It's like a word problem from your elementary days: School's out for three months. Daylight lasts at least 12 hours. The kids are bored 24/7. What do you do?

We've got three solutions that don't involve expensive vacations or long car rides. These mini getaways new to the Columbus scene are designed specifically for your family's mini members. Meet the sister polar bears settling in at the Columbus Zoo and Aquarium's Polar Frontier, head to COSI and feel the freezing temperature of the iceberg that wrecked the Titanic, or construct a Lego creation at Easton Town Center.

To help make the most of your outings, we did the homework and compiled fun and educational trivia related to each attraction (great for the drive to your destination), as well as tips for keeping your kids involved in the experience. You might even learn some things yourself-like how many scoops of ice cream were on board the Titanic.

Polar Frontier

It's been more than 20 years since the Columbus Zoo and Aquarium housed polar bears. Finally, in early May, an eager public met Aurora and Anana, twin bears whose new home is the zoo's $20 million Polar Frontier.

Located on the eastern edge of the park, Polar Frontier is part of the North America region and is perhaps the most interactive section of the 90-acre zoo. An outpost chock-full of games and a playground await, but first greet the bears: Aurora, whose name refers to the northern polar lights, and Anana, which is Inuit for "pretty," are 3 years old and came to Central Ohio from the Pittsburgh Zoo andPPGAquarium. They are native Ohioans, though, born at the Toledo Zoo.

Their Columbus habitat is designed to impress polar bears as well as zoogoers. Through a wide expanse of windows, viewers can watch the girls frolic in two pools or prowl around the 1.32-acre yard that keeps them entertained with smell ports, dig pits and shelters. Downstairs, an underwater viewing area lets visitors step into a glass enclosure beneath the pools to watch the bears swimming overhead.

Joining the polar bears in the new exhibit area are arctic foxes and the zoo's brown bear brothers, Brutus and Buckeye, who were rescued after they were found as orphan cubs in Alaska.

Aurora and Anana, who aren't yet fully grown, will be carefully monitored by both the zoo and the conservation group Polar Bears International. The species' situation is becoming dire-as climate change continues to melt sea ice, not only is the bears' food supply threatened, but the increase in water means polar bears must swim longer. Many drown; at most, only 25,000 are left in the wild. Saving the polar bears through eco-friendly decisions and conservation education is a big focus of Polar Frontier, says Karen Huebel, the exhibit's design and planning manager.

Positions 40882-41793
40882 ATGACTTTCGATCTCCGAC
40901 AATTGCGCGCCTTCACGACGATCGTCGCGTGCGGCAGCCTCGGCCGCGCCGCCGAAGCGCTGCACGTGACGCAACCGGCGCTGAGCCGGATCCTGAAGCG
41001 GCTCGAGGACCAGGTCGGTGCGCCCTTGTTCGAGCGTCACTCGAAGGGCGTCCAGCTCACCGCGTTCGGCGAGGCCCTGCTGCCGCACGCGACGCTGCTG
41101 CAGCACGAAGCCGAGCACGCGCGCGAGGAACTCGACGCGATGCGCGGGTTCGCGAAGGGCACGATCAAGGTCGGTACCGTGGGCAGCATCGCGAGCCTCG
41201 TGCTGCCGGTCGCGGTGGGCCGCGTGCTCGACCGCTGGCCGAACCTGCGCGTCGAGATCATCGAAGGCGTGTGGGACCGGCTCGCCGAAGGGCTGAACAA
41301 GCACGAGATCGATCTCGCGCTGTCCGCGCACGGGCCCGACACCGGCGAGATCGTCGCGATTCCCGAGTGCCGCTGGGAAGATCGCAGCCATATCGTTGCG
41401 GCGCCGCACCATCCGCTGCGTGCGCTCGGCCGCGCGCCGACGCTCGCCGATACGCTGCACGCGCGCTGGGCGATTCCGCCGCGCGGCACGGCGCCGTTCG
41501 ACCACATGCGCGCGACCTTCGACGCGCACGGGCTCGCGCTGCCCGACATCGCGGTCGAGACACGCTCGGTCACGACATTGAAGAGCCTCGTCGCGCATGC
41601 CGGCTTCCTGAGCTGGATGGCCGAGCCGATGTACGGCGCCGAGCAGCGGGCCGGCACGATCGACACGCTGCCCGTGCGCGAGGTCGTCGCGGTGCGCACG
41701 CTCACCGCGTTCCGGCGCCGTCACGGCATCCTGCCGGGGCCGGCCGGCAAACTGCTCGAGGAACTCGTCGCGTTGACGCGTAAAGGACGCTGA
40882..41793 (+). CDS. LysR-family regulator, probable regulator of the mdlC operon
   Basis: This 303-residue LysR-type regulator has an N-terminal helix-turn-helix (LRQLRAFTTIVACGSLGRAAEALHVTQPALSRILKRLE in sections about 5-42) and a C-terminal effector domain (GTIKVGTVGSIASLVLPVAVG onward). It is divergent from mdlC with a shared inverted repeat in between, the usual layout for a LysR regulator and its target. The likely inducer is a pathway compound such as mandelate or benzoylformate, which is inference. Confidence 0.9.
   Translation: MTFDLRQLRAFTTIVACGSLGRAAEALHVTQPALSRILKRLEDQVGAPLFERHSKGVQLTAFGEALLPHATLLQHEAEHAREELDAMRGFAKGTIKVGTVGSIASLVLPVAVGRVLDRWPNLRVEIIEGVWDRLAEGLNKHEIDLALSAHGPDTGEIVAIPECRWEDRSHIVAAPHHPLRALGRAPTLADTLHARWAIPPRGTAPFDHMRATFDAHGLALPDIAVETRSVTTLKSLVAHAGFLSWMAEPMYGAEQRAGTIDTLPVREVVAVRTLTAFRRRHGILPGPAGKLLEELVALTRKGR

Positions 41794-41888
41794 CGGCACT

Enter Polar Pete. He's the fictional scientist Huebel and her team created for the exhibit's storyline. Polar Frontier is designed to look like an abandoned mining town, and the Polar Pete Outpost building in the center of the space has play areas, educational video games, Arctic Ambassadors videos, storybook sections and a scientist station.

"The story is that Polar Pete was a businessman who inherited this abandoned post and was going to sell it," Huebel says, "but he decided this was a great place to study and save the bears."

In addition to the interactive areas inside, there is a playground on-site with an outpost replica, weather vanes, an igloo, a zip line, a slide and an ice jump, which lets kids get the full polar bear experience by learning what it's like to travel from ice spot to ice spot. Hungry young scientists can eat at the frontier's food station, called Polar Grille. The exhibit has everything families need for a daylong outing. "There are a lot of opportunities for stay time here," Huebel says.

Columbus Zoo and Aquarium, 4850 W. Powell Rd., Open daily 9 am to 6 pm Memorial Day weekend through Labor Day. Adm $12.99, ages 2 to 9 and seniors $7.99, children under 2 free; parking $5.

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Extra Credit

Conservation is big focus of Polar Frontier. Start the discussion about being eco-friendly with this quiz, courtesy Polar Bears International.

Q) Polar bears evolved from which other bear?

a) brown bear; b) black bear; c) sun bear; d) panda bear

A) Polar bears evolved from brown bears that began living on ice nearly 200,000 years ago. (Compare them yourself at the exhibit: Brutus and Buckeye, the zoo's brown bears, now live next door to the polar bears.)


Q) A polar bear can smell prey from how far away?

a) 1 mile; b) 2 miles; c) 5 miles; d) 20 miles

A) Even when their next meal is hidden by snow or ice, polar bears can detect prey 20 miles away.


Q) How long can a polar bear hold its breath underwater?

a) one minute; b) two minutes; c) five minutes; d) 10 minutes

A) They can stay underwater for two minutes and swim 6 1/2 miles per hour.

Titanic: The Artifact Exhibition

"My husband is dead!" a young girl's panicked voice shouts above the crowd.

Instead of concern (for her husband's demise or the fact that this tween is married), the statement draws laughs. She's in the last room of COSI's new Titanic: The Artifact Exhibition, examining the massive boards that separate the survivors from the victims of the 1912 shipwreck. Upon entering the exhibit, each visitor is given a White Star Line Boarding Pass, which has the name of an actual passenger and details such as who they were accompanied by and why they were traveling. The young girl, perhaps drawn in by the emotion of the exhibit, had just learned her passenger's mate didn't survive the trip.

In addition to the boarding passes, the exhibit has other features that make visitors feel like they are on the doomed ship-from the stiflingly close quarters of the third-class cabins to the fancy dining area reserved for first-class guests to a full-scale replica of the ship's ornate Grand Staircase (references to Jack and Rose not included).